2. A non-invasive hyperbaric ventilator as recited in claim 1 wherein said expiratory pressure relief means comprises a normally closed valve including a weight member displaceable by increased pressure in said chamber due to the volume of gas that the patients lungs displace when the patient exhales thus permitting depressurization of said chamber to a selected level to control residual pressure within said chamber.

3. A non-invasive hyperbaric ventilator as recited in claim 1, wherein said expiratory pressure relief means comprises a container filled with a preselected amount of water and a conduit extending from said chamber and having an end portion selectively positioned below the water level in said container.

4. A non-invasive hyperbaric ventilator as recited in claim 1, wherein said sealing means comprises a collar assembly secured within said chamber opening and an inflatable member extending around the patients neck and supported within said collar assembly for safe sealing of the patients neck.

5. A non-invasive hyperbaric ventilator as recited in claim 4, wherein said chamber is provided with means releasably securing a collar assembly thereto, and said chamber opening is sufficiently large to accommodate collar assemblies of various sizes and neck sizes without modification to said chamber.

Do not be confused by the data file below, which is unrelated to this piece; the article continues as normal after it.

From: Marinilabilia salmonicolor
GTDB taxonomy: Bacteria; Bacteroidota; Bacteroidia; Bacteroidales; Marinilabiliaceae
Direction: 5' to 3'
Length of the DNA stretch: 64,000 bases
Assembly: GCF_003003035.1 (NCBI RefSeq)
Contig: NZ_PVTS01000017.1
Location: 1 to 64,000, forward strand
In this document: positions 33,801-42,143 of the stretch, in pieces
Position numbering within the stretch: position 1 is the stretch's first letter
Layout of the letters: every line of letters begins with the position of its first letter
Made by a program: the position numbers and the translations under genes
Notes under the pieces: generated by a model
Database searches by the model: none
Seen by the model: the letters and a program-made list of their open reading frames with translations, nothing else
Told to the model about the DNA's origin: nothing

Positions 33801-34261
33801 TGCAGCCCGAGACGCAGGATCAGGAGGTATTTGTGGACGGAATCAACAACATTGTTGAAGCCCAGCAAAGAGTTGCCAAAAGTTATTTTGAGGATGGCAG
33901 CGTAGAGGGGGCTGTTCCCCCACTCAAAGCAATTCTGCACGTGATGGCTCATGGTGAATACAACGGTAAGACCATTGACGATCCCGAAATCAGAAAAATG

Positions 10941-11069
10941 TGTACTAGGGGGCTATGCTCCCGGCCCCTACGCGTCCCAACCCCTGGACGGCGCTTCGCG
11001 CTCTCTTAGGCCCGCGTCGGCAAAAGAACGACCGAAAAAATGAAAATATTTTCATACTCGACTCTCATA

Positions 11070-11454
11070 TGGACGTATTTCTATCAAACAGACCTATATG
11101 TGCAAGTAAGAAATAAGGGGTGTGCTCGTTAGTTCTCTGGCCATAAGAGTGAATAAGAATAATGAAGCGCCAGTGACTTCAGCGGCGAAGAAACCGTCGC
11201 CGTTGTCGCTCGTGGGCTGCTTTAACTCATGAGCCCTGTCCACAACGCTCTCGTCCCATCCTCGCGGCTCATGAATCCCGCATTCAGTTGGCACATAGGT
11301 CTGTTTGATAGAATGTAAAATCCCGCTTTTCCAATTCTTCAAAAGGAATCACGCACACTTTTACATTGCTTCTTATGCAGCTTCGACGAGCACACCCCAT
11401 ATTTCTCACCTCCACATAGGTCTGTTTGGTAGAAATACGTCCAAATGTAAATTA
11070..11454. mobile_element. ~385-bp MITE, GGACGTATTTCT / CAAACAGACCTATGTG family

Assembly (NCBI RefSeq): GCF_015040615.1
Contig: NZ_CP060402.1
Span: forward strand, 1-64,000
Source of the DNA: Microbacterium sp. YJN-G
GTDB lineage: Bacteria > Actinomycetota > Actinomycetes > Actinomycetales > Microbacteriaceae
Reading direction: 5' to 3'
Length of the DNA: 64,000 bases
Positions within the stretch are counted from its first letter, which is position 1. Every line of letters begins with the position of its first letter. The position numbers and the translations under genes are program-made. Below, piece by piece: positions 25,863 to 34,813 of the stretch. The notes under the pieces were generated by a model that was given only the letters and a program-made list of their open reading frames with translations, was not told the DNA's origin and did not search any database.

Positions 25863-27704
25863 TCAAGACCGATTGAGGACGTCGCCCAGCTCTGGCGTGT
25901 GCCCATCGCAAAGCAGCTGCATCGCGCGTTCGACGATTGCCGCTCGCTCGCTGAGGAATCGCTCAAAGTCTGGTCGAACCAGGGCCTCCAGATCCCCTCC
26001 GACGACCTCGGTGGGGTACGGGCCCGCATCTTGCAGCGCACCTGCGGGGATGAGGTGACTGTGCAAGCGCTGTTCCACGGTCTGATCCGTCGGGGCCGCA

6. A non-invasive hyperbaric ventilator as recited in claim 1, and further including means for supplying a predetermined amount of moisture to the gas supplied to said chamber.

7. A non-invasive hyperbaric ventilator as recited in claim 1, wherein said chamber is formed substantially entirely of transparent material and includes a base structure, a hood assembly pivotally secured thereto, and means for sealing and releasably securing said base structure and said hood assembly together.

8. A non-invasive hyperbaric ventilator as recited in claim 1, said chamber defining a port in an upper wall thereof for providing access to the patient and a removable sealable door for normally closing said port, said chamber further including a plurality of ports for accommodating the attachment of adjunctive devices to said chamber.

9. A non-invasive hyperbaric ventilator as recited in claim 1, and further including means for providing a patient access to ambient air in the event of unexpected depressurization of said chamber.

10. A non-invasive hyperbaric ventilator as recited in claim 1, and further including means for monitoring the pressure, humidity, and temperature within said chamber.

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U.S. Classification128/203.12, 128/205.26, 128/205.24
International ClassificationA61G10/00, A61G10/04
Cooperative ClassificationA61G10/04
European ClassificationA61G10/04